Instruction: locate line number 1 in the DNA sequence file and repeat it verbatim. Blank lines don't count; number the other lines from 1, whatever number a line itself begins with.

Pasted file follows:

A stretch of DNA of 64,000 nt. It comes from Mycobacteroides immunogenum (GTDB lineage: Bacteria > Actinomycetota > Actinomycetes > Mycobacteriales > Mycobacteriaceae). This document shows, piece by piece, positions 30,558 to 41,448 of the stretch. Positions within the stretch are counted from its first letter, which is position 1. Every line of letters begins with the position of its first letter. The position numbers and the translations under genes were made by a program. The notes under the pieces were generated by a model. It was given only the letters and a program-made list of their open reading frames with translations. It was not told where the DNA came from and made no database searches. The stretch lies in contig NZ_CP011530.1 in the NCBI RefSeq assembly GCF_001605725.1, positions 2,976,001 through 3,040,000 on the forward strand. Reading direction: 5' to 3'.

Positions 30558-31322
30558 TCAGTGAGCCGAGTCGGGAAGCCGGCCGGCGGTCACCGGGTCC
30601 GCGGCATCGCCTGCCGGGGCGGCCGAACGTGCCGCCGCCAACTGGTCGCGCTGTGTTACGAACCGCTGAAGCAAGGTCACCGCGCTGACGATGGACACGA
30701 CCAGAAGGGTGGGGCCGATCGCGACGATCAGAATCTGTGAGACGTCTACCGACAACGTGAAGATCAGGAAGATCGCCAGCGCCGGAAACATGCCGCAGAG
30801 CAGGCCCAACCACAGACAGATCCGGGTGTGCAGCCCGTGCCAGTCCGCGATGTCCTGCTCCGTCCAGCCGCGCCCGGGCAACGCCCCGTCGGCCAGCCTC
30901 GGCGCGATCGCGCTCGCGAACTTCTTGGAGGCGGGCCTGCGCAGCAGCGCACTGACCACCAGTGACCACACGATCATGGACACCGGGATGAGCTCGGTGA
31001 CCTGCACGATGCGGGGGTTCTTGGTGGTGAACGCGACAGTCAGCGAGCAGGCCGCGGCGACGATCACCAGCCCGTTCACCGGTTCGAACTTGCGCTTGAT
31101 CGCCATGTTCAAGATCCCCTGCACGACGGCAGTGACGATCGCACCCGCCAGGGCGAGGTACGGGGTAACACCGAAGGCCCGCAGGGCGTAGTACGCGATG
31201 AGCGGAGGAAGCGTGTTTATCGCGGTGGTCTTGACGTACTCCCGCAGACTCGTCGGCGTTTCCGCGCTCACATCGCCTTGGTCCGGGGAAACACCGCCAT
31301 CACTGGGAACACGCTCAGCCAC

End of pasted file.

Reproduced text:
A stretch of DNA of 64,000 nt. It comes from Mycobacteroides immunogenum (GTDB lineage: Bacteria > Actinomycetota > Actinomycetes > Mycobacteriales > Mycobacteriaceae). This document shows, piece by piece, positions 30,558 to 41,448 of the stretch. Positions within the stretch are counted from its first letter, which is position 1. Every line of letters begins with the position of its first letter. The position numbers and the translations under genes were made by a program. The notes under the pieces were generated by a model. It was given only the letters and a program-made list of their open reading frames with translations. It was not told where the DNA came from and made no database searches. The stretch lies in contig NZ_CP011530.1 in the NCBI RefSeq assembly GCF_001605725.1, positions 2,976,001 through 3,040,000 on the forward strand. Reading direction: 5' to 3'.